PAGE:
This is my vacuum cleaner.
It’s a Miele S5210. It’s a very, very good vacuum cleaner. Well, it was until the point that it broke! Actually I was somewhat responsible for that. For a little while now I have been restoring a car (OK, almost 6 years but I am nearly done – www.asciimaton.co.nz/pics). After weeks of filling and sanding of filler I finally sent it off to the panel beaters to be painted. This left me with a garage full of sanding dust. I swept up what I could the used the vacuum to clean up the rest. Unfortunately your average house vacuum isn’t really designed to handle lots of very, very fine filler dust. I ended up clogging it up and the motor stopped running smoothly and instead started stuttering. I needed to take the vacuum cleaner apart to clean it and remove all the dust so it would run properly again. What follows is the procedure I used to take the vacuum cleaner apart. I imagine the process is probably similar to other Miele vacuum cleaner models.
I was inspired to do this page after I found the following page online for a different Miele model (a Miele s300): http://www.sannerud.com/house/miele.html
You don’t need many tools to take the vacuum cleaner apart. Just a Torx T20 driver and a small flat screwdriver to push on the plastic clips that holds the parts together. All the screws used to hold it together are the same. The Torx bit shown here is actually a tamper proof Torx bit with a hole in the middle but it works fine on the screws. Click on any of the pictures for a larger view.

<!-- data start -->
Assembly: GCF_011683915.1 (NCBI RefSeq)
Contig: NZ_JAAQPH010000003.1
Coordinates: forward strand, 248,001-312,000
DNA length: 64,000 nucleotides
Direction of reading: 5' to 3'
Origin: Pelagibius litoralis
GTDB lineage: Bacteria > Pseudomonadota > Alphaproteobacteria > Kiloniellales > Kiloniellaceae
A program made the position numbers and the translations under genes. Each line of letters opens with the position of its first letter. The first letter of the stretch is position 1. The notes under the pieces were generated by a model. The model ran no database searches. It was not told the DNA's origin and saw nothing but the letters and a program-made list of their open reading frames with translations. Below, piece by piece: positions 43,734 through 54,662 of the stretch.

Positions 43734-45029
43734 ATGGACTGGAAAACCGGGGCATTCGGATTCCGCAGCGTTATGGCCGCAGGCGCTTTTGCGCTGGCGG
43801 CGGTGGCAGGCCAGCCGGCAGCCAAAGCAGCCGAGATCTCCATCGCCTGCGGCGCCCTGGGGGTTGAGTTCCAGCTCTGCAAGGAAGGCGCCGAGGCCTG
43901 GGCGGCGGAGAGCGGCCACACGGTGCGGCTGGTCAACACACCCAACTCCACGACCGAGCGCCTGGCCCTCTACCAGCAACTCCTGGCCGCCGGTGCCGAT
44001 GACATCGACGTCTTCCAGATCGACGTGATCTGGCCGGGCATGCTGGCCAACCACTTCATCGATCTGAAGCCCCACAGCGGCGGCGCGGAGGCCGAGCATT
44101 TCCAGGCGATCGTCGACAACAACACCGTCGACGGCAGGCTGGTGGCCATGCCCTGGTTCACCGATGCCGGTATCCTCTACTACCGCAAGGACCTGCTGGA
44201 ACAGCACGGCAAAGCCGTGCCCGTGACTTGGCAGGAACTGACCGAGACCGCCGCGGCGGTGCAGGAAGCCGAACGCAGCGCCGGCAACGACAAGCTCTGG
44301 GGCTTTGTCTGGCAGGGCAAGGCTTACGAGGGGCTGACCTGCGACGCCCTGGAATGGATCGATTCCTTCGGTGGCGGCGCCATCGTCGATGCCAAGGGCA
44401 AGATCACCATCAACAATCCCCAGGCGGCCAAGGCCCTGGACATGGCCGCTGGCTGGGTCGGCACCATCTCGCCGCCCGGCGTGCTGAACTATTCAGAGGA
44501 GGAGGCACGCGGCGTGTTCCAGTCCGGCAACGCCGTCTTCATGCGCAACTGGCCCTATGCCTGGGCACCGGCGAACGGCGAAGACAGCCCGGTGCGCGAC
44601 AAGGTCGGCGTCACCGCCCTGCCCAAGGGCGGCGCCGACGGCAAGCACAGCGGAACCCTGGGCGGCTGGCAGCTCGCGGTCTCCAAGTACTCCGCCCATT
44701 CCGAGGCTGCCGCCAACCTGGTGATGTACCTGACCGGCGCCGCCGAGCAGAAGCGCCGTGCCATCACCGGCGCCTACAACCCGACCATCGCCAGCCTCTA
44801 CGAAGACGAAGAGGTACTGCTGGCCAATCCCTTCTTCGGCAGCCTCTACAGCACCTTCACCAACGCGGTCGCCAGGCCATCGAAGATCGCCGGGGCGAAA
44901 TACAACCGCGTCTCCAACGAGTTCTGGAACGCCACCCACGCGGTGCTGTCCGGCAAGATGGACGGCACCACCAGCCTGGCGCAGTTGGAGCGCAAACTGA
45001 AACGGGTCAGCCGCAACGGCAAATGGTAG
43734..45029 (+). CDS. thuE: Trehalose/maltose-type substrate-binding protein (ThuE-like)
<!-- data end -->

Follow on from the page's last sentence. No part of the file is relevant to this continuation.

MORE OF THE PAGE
First unplug the vacuum cleaner and remove the bag and all the filters. The small silver honeycomb filter just clips in place. Remove this so you can then remove the lid.
The lid just slides onto the hinges and two small square clips hold it in place as shown above. Depress the small squares and then slide the lid off the hinges.
The large honeycomb filter is also just clipped in place. Carefully push back the two clips shown circled above and the filter should come out.
The plastic piece at the rear between the two buttons is also just held in place by clips. Brute force will remove this. Just yank it upwards and it will pop loose.
With the rear cover removed you should see two screws holding the speed selector part in place. Remove these.